Expectations of increased imports of fat to begin the year is raising thoughts of weaker spot pricing by the end of the month or sometime in February. But we’ve been down this road before; expecting increased imports of fat to impact U.S. butter prices is the dairy industry’s versions of Waiting for Godot. Will this be any different? We’ll call it a stable market with the prospect of dipping below $2.00 – even briefly - fairly good going forward.

NFDM futures continued to erode Thursday on moderately heavy volumes thru December 2016.  Nearly 300 contracts changed hands as the forward curve premiums continue to erode under quiet news and plenty of product.  Look for more of that to finish the week. The Dairy Market News Western Mostly NFDM price was down 0.63 cents from the previous week at 74.25 cents per pound.

We expect Class IV, Butter and NFDM to open mixed.


NZX futures prices were mostly stable and quiet to end the week.  WMP showed mixed trading with March up $10 and July, August down $100 and $150, respectively. 

Rainfall is expected to continue over the weekend in the central and eastern North Island. The rainfall has had a strong positive impact on grass growth. There are still soil moisture concerns in the eastern North Island and southern parts of the South Island, but overall recent rains have benefited famers in New Zealand. 

Soundsplash music festival is being held in rainy Raglan, NZ this weekend. The map below is courtesy of Courtesy of The Waikato Civil Defense Emergency Management Group. Sometimes simple and fun is a good way to end the week.

A New Zealand weather map we can get behind (North Island)


The grain markets shrugged off poor weekly export sales figures and the Chinese stock market meltdown yesterday with the corn and soybeans holding steady while the wheat market pushed higher.  Corn export sales commitments are now 19% behind the pace needed to meet the current annual USDA estimate, soybeans commitments are lagging by 4% while wheat is behind by 9%.  With weather conditions improving in the FSU and the rebalancing of index funds which could lead to more selling of grain contracts, mainly corn, the lone bullish factor that may come into play in the near term would be the actions of Chinese bean crushers.  With the prospect of further weakening yuan crushers in China may opt to ramp up soybean purchases now in dollar terms, either from SA of the U.S., ahead of continuing declines in the yuan’s value.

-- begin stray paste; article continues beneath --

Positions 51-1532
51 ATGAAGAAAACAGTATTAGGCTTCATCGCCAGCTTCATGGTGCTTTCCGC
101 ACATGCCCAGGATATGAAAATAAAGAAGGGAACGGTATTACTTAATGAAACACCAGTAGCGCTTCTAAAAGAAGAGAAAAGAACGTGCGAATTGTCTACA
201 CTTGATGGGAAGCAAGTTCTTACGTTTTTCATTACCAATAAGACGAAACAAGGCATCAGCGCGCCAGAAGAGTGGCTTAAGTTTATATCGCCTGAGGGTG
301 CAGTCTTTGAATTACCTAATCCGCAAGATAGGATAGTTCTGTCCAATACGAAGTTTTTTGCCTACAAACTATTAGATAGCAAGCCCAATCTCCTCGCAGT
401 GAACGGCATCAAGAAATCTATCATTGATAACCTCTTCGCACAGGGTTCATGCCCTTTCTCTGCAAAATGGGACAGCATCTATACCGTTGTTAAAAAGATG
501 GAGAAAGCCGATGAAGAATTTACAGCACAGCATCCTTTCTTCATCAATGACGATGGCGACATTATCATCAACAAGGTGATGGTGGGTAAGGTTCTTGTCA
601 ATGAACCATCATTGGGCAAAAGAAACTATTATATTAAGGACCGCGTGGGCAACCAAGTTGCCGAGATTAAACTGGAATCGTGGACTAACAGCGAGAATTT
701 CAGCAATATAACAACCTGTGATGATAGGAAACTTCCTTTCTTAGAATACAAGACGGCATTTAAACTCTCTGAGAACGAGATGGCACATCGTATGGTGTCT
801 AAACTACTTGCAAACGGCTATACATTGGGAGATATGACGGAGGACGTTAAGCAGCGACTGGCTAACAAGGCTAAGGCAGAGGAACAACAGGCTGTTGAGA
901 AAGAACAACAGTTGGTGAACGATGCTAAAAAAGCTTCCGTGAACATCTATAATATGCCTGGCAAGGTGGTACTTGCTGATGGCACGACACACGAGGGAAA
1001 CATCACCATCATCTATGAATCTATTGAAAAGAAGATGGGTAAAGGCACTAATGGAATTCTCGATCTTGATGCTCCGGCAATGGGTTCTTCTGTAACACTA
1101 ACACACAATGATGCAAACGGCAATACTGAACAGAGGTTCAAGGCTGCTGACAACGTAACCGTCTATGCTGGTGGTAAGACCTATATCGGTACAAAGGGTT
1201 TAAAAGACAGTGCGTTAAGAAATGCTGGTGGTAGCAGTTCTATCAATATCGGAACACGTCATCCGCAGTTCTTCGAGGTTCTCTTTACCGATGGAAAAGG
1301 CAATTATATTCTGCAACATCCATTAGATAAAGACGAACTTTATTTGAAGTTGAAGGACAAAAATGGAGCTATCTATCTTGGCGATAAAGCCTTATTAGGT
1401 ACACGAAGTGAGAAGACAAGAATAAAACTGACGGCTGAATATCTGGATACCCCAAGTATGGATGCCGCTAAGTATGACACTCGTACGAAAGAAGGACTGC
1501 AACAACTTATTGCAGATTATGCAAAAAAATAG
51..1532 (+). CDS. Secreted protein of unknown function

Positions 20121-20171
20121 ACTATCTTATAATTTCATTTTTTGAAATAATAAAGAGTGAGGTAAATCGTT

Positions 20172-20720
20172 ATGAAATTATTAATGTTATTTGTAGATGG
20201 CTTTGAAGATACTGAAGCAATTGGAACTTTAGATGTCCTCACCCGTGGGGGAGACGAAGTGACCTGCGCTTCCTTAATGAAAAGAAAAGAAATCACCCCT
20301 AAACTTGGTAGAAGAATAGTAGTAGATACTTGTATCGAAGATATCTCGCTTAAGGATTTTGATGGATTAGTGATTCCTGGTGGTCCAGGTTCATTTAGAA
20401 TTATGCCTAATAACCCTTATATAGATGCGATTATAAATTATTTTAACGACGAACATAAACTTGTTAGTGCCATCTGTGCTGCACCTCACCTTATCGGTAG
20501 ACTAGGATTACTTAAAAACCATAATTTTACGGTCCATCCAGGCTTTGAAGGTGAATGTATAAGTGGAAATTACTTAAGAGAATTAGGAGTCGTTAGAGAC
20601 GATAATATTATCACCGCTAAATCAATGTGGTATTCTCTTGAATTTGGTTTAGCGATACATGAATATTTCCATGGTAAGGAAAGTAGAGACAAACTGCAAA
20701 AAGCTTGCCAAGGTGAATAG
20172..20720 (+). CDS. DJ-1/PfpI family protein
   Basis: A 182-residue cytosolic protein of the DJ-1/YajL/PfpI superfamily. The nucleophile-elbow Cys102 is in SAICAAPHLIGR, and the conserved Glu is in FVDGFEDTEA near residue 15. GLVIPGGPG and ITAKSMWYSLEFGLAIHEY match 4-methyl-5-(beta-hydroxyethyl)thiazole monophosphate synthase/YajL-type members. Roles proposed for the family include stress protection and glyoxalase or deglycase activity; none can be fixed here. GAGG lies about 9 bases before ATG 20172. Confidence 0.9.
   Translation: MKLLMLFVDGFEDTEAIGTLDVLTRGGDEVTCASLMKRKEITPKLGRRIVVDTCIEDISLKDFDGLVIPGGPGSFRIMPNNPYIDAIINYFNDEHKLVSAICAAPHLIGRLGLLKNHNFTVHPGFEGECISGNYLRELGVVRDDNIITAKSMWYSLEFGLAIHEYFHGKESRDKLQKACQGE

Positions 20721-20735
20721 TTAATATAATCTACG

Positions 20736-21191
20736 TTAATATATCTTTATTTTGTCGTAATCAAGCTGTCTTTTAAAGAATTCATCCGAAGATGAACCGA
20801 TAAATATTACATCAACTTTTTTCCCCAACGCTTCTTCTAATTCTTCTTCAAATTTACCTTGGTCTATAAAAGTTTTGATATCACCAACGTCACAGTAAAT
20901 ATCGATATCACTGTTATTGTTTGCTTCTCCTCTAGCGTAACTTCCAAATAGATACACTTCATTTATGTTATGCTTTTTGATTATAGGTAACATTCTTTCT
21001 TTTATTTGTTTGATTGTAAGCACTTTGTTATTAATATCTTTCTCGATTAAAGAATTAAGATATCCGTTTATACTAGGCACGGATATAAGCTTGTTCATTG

Unless otherwise noted, the posts on this blog should be construed as market commentary, merely observing economic, political and/or market conditions, and not intended to refer to any particular trading strategy, promotional element or quality of service provided by INTL FCStone Inc. or its subsidiaries. INTL FCStone Inc. is not responsible for any trading decisions taken by persons viewing this material. Information contained herein was obtained from sources believed to be reliable, but is not guaranteed as to its accuracy. These materials represent the opinions and viewpoints of the author, and do not necessarily reflect the viewpoints and trading strategies employed by INTL FCStone Inc. or its subsidiaries. Reproduction without authorization is prohibited. All rights reserved.